The decoding of the human genome has unlocked many possibilities as we understand more about our genetic makeup. Some companies are now offering customized vitamins and supplements based on your DNA. However, are these worth the money?
Many companies marketing DNA-based supplements have been accused of making misleading and deceptive statements.
It is not possible to determine nutritional deficiencies or needs for supplements based solely on DNA testing.
Any claims made based on DNA testing should be discussed with a healthcare professional.
Always discuss starting any new medication or supplement with your pharmacist or doctor before starting.
Nutrigenomics is the study of how your genetics (DNA) interacts with your diet. This rapidly expanding field has resulted in many companies developing genetic tests and marketing customized nutrition products, such as vitamins and supplements.
However, do these personalized supplements do what they promise? Are they better than store-bought supplements?
To answer these questions we must understand what these companies are testing for and the limitations of these tests.
Single nucleotide polymorphisms (SNPs)
It is thought that genetic variations may influence the effect of vitamins on the body or increase the risk of a particular deficiency. Single nucleotide polymorphisms (SNPs) are gene variants or mutations that result in altered functions of the gene. It is these SNPs that companies offering personalized supplements are checking for during testing.
For example, it is common to have a variant (SNP) of the gene that codes for an enzyme called 5,10-methylenetetrahydrofolate reductase (MTHFR). People with certain variations in this gene may require folate supplementation above the recommended daily allowance (RDA).
If your test results reveal such a variant, the companies offering personalized supplementation would formulate your regimen to contain more folate than usual. By doing this, they claim to maximize nutritional support geared for your specific genetic makeup.
However, there has been no scientific evidence that personalized supplements and vitamins produce any additional benefits. They have also not been found to prevent or treat any medical condition.
Secondly, it is impossible to identify a vitamin deficiency through DNA testing alone. Therefore, these genetics-based supplements only identify possible needs. They fail to correctly identify actual needs which can only be performed by a blood test.
Finally, the personalized nutrition and lifestyle guidance provided by many of these companies can be misleading. The test results are often vague and may provide inaccurate health risk predictions.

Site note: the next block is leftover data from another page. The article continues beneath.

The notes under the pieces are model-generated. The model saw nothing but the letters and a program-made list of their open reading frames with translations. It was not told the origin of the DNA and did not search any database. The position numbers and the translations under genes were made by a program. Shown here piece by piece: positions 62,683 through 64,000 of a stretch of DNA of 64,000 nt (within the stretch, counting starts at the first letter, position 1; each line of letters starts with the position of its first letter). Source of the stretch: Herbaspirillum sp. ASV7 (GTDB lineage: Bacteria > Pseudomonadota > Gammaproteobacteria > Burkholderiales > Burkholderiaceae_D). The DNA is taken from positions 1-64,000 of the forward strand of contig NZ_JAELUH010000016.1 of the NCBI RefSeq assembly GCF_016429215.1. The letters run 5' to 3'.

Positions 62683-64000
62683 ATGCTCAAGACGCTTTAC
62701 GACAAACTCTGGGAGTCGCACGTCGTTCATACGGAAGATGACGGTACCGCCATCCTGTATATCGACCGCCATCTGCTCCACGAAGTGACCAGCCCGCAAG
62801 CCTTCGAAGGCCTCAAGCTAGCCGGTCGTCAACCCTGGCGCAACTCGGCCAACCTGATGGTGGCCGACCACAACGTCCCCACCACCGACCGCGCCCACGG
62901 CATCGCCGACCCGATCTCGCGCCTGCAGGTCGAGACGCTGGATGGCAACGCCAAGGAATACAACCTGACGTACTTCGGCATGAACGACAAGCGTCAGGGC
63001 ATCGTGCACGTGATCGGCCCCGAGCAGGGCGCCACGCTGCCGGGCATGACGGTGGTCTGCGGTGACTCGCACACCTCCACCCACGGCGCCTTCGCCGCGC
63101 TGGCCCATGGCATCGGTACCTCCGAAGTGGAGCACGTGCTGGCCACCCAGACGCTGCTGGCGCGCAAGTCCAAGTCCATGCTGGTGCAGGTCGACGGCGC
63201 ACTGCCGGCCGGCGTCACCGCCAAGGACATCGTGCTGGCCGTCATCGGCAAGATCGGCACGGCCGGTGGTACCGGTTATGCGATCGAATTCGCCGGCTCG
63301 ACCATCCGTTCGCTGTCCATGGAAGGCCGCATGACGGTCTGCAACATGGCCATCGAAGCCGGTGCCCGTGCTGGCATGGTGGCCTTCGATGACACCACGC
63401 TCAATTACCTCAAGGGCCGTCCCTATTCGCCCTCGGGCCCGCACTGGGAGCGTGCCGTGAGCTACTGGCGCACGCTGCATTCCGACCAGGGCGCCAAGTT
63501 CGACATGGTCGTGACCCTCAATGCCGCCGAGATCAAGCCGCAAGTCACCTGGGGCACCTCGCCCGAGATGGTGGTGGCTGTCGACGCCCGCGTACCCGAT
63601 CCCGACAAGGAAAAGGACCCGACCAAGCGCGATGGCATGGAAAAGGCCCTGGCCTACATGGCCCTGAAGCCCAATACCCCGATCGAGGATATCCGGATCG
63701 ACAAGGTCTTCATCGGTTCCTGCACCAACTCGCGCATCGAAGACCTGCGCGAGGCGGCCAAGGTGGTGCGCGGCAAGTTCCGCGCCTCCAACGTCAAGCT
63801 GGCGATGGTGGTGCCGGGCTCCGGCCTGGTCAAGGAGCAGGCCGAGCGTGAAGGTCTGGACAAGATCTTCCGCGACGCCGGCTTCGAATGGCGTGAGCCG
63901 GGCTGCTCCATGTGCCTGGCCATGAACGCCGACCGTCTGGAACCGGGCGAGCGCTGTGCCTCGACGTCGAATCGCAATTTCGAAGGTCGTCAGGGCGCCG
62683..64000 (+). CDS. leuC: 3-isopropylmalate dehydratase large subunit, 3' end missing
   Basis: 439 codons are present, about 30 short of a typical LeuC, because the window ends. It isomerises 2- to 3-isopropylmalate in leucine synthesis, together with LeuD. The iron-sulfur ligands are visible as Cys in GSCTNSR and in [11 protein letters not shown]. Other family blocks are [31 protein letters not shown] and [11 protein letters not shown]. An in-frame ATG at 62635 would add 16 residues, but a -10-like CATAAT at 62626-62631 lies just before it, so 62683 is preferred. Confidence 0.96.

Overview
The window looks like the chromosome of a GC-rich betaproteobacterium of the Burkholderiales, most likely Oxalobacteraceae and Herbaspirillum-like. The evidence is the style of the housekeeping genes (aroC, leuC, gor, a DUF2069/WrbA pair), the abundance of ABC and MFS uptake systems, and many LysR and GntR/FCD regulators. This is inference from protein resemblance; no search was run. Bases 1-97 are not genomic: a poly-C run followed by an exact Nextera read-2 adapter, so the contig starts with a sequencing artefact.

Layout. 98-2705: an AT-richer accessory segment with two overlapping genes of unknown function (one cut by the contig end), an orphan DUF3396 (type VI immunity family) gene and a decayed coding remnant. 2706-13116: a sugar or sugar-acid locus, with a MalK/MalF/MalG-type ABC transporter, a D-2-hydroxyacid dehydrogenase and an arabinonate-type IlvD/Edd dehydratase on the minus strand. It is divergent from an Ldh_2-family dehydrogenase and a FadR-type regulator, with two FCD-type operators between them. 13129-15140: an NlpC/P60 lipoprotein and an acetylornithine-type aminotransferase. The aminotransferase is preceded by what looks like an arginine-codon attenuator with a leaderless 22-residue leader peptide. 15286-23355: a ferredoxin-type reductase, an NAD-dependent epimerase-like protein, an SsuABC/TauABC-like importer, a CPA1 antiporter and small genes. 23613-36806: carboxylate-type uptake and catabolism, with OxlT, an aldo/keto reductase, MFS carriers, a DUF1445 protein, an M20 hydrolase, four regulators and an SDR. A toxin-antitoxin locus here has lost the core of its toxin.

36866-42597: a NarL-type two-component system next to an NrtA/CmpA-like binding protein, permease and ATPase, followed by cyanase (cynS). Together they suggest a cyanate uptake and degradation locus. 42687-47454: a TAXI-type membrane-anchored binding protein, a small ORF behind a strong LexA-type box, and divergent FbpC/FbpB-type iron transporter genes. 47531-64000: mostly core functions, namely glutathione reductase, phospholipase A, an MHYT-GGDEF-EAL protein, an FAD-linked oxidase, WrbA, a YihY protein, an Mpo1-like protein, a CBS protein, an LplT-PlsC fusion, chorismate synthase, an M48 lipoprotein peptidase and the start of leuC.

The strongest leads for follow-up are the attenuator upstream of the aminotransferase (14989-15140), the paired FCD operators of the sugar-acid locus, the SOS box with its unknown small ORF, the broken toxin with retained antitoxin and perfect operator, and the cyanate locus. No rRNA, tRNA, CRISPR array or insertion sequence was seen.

The United States Government Accountability Office has testified in front of the House of Representatives concerning these companies’ claims. They described many of the advertisements and promises as misleading and deceptive. Thus it is important to discuss any recommendations with a licensed healthcare practitioner with training to interpret these genetic results.
DNA-based or store-bought supplements?
When it comes to regulation, dietary supplements are not required to be approved by the Food and Drug Administration (FDA). Therefore, there is no regulatory oversight to guarantee the ingredients and dosages contained in dietary supplements. Thus, from this standpoint, DNA-based supplements are not much different than supplements available from retailers.
Without the testing of blood levels, there is no way to determine your nutritional needs. Therefore, if the DNA-based nutritional supplement relies only on DNA testing, then it is doubtful they provide a significant benefit over store-bought supplements.
Based on cost, DNA-based supplements are often more expensive and have the additional cost of DNA testing. Additionally, store-bought supplements are likely to be of the same quality, especially if the supplement has received verification from the USP Dietary Supplement Verification Program. This program verifies the content and purity of supplements throughout the world. Overall, these supplements likely do not provide any additional benefits to justify their costs.
The field of nutrigenomics is rapidly expanding and can enhance nutrition and disease prevention. However, more research is needed to understand the value of nutrigenomic testing in personalized nutrition. Before ordering DNA-based nutritional supplements, consider consulting your doctor, pharmacist, or a registered dietitian if you have questions about taking vitamins and supplements.
- United States Government Accountability Office. Misleading Test Results Are Further Complicated by Deceptive Marketing and Other Questionable Practices.
- The United States Pharmacopeial Convention. USP Verified Mark.
- Centers for Disease Control and Prevention. MTHFR Gene, Folic Acid, and Preventing Neural Tube Defects.